News & Information
What is radon?
Did you know that smokers aren’t the only people who get lung cancer?
While it’s true that the majority of lung cancer cases are tobacco-related (about 80%, according to the American Cancer Society), 20% of lung cancer is not caused by any type of tobacco. What causes these cancer cases?
Often, it’s radon.
Radon is a little like the fictional “iocane powder” in The Princess Bride – it’s an invisible gas that cannot be tasted or smelled. Unlike the make-believe poison in the movie, though, radon is real and radioactive. This gas forms when radioactive elements in rocks and soil start to decay; once it’s been released, the gas can travel throughout the ground and surface water.
Radon can seep into homes through cracks in the floors, walls, pipes or foundations. Since the gas comes from the soil, basement rooms are at a higher risk of radon exposure, and people who spend a lot of time working in basements may be at a greater risk for radon-related lung cancer. According to the EPA, 1 in every 15 U.S. homes has elevated radon levels.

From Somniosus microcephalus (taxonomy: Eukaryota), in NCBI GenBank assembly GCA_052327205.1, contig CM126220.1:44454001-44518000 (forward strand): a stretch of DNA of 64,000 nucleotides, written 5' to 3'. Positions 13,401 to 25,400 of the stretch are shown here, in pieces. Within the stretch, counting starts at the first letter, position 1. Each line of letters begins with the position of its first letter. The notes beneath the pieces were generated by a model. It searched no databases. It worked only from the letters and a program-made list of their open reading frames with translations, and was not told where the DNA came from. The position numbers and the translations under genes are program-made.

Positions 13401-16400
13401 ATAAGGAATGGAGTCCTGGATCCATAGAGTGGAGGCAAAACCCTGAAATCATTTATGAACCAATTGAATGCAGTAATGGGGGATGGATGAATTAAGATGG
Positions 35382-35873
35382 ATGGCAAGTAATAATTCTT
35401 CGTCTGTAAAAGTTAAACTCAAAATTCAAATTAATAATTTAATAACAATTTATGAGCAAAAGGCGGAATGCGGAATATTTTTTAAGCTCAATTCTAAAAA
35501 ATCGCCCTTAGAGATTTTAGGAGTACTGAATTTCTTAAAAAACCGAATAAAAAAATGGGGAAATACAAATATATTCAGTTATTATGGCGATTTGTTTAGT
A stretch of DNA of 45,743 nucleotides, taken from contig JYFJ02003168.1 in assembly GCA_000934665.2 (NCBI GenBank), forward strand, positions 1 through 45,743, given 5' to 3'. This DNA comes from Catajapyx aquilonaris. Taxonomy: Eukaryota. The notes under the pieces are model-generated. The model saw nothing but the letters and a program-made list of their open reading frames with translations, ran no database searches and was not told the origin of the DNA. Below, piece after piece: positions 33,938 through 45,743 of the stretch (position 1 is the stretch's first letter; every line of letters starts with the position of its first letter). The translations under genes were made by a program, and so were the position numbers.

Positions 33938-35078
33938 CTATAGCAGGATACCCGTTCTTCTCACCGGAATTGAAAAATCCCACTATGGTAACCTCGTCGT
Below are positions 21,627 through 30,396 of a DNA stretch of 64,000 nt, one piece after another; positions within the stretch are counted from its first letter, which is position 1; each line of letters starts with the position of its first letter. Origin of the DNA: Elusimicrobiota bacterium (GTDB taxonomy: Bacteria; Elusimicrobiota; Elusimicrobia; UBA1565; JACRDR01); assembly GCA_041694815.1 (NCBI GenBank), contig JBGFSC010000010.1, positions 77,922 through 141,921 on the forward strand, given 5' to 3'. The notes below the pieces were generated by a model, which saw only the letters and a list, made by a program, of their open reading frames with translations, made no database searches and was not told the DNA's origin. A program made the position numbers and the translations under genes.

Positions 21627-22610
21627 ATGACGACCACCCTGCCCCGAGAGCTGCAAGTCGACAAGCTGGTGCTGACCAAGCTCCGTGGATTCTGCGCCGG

When you breathe radon particles, they can lodge in your lungs and build up, eventually triggering cancer. As the second-leading lung cancer cause in the United States, radon factors into 20,000 deaths per year.
If you believe you may have been exposed to radon, you could be at risk for lung cancer. Taking out a cancer insurance policy could be one of the best decisions you’ll make for yourself and your family: lung cancer insurance will pay you a lump sum benefit after a cancer diagnosis, allowing you to pay for any extra expenses you may have.
Don’t forget, November is National Lung Cancer Awareness Month! Show your support and get involved at http://www.lungcanceralliance.org/.